This one’s gonna be really short, but I could not get any more physics into my head yesterday. Newton concludes that colour is not some kind of intrinsic quality of substances but is caused by light reflection. Red objects reflect more red light than other in the spectrum, blue objects reflect more blue etc. He proved it by putting unadulterated light of one colour on some objects and he found that red objects remain red, regardless of the light thrown at them, they only appear redder in red light. This brings him to the conclusion that light in fact may be a kind of substance as well, and colours are a kind of embodiment of this substance. But as always in science, one answer produces even more questions. What exactly is light? How does it produce the effect of colour in our minds? Newton refuses to answer these questions, writing “I shall not mingle conjectures with certainties.”
I am not so sure about this one. I understand that the editors of the NAEL wanted to give the readers some background in the nascent Enlightenment science and make us acquainted with Newton’s “crisp and vigorous English” (even though he wrote most of his text in Latin, the then common language of international science), but I still think it’s ovestretching the definition of literature. The fragments from Newton’s letter to the Royal Society describes his famous experiments with the prism, about which there are umpteenth excellent videos on the web (Khan Academy and others) so I am not quite sure if it makes sense for me to summarize it, especially since Newton’s crisp English is not clear enough for me, a physics blockhead. But I’ll try.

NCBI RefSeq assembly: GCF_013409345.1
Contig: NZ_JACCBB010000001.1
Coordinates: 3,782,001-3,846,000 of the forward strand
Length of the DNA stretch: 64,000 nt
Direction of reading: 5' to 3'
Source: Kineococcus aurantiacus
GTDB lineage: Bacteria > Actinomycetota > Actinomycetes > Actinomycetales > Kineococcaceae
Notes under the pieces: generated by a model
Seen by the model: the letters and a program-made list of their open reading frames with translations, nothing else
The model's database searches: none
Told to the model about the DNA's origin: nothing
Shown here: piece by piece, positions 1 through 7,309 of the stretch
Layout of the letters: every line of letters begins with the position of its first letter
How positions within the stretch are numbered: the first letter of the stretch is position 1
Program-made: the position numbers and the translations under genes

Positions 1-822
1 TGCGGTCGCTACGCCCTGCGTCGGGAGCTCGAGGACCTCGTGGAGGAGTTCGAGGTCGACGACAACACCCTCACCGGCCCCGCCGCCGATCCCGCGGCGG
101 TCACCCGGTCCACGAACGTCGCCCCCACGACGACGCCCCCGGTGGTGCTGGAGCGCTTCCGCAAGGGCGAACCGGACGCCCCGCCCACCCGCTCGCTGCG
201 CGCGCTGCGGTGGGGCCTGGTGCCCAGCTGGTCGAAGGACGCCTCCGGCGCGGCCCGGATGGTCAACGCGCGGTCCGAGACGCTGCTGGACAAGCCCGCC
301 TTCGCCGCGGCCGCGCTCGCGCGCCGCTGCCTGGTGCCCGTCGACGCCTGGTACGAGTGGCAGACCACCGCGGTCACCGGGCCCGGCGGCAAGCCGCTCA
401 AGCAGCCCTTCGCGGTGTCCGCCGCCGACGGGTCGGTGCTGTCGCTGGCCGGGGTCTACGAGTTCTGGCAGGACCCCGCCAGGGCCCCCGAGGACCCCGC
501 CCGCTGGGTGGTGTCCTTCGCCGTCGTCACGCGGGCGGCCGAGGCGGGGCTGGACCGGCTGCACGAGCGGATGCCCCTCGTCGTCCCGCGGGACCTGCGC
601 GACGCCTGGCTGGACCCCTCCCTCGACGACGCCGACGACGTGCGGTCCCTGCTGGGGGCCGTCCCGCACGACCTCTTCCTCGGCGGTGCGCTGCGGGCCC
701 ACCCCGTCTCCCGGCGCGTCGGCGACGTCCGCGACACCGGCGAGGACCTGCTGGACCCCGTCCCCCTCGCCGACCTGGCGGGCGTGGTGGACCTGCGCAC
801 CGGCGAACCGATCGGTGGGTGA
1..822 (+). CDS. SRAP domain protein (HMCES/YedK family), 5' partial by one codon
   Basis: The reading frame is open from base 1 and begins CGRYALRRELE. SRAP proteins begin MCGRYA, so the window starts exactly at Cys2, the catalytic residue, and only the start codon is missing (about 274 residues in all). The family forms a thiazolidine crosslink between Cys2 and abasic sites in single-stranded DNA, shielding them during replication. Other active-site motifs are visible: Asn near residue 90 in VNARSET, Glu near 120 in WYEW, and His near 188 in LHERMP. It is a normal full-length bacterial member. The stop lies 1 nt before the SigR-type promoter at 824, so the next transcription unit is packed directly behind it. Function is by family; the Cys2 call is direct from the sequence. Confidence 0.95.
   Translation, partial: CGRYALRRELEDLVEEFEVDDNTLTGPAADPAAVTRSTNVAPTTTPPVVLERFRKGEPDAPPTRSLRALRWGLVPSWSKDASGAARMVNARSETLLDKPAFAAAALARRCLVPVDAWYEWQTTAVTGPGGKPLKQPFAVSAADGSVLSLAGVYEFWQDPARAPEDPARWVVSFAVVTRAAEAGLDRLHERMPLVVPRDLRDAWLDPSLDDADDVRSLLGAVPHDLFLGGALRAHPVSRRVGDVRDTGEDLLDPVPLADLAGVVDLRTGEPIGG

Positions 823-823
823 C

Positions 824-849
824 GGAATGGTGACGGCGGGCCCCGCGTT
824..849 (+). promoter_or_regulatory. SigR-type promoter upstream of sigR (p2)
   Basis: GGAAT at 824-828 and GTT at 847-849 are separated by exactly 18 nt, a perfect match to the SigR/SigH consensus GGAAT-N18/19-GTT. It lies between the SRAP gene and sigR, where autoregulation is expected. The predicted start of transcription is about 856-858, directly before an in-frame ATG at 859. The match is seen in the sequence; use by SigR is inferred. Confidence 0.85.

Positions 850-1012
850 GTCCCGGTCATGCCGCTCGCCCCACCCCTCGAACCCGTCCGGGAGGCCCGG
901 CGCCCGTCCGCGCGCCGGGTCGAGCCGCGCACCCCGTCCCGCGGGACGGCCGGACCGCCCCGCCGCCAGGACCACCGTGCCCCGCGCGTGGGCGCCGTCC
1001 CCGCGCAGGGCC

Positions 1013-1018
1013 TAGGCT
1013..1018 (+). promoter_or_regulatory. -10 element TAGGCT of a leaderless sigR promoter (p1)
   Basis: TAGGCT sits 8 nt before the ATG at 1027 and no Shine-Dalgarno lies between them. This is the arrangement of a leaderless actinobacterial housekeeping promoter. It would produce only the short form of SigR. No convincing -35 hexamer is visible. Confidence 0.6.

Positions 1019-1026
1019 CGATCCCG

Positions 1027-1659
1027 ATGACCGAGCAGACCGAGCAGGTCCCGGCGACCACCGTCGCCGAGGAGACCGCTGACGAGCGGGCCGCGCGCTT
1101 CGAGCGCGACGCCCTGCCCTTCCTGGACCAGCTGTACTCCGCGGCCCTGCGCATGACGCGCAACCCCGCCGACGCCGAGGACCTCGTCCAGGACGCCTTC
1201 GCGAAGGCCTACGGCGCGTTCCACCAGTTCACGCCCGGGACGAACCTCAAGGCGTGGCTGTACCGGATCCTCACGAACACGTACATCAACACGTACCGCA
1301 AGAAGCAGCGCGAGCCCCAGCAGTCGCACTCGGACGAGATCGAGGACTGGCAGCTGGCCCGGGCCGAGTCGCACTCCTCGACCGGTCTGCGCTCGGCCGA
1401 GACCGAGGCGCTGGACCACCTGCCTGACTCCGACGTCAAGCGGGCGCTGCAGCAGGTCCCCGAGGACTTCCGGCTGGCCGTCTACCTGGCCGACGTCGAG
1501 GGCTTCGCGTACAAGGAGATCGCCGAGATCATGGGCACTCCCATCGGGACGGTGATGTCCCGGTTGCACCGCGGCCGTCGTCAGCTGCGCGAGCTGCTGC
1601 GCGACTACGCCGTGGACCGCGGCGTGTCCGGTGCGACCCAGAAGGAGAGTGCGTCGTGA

Newton buys a prism, whose ability to produce rainbows was known earlier, but he tries to get past the entertainment value and figure out how it works. He wonders why the bars of colour are oblong, if basing on what was believed then about the nature of light, they should be round, and why the produced rectangle is five times as long as it is broad. He tries to put the prism in different positions, or varying the size of the holes through which the ray of light is let in, or putting the prism behind the hole instead in front of it, but the results are always the same. He then tries two prisms, thinking that if the first one has some irregularities in it, the second one should amplify it. But all the second prism does is to make the ray of light circular again. He then takes two boards with small holes in them and puts two prisms in front of these holes at a distance of about 12 feet. When he turns the first prism around so that only a part of the spectrum reaches the second hole and what comes out from the other hole is a uniform ray of light in the colour near the end of the spectrum caught by the first prism. I am not sure if I describe it well – I could not myself quite get it until I saw this image I’m posting below. Anyway, this leads Newton to the conclusion that the ray of white light consists of all colours, just “differently refrangible”.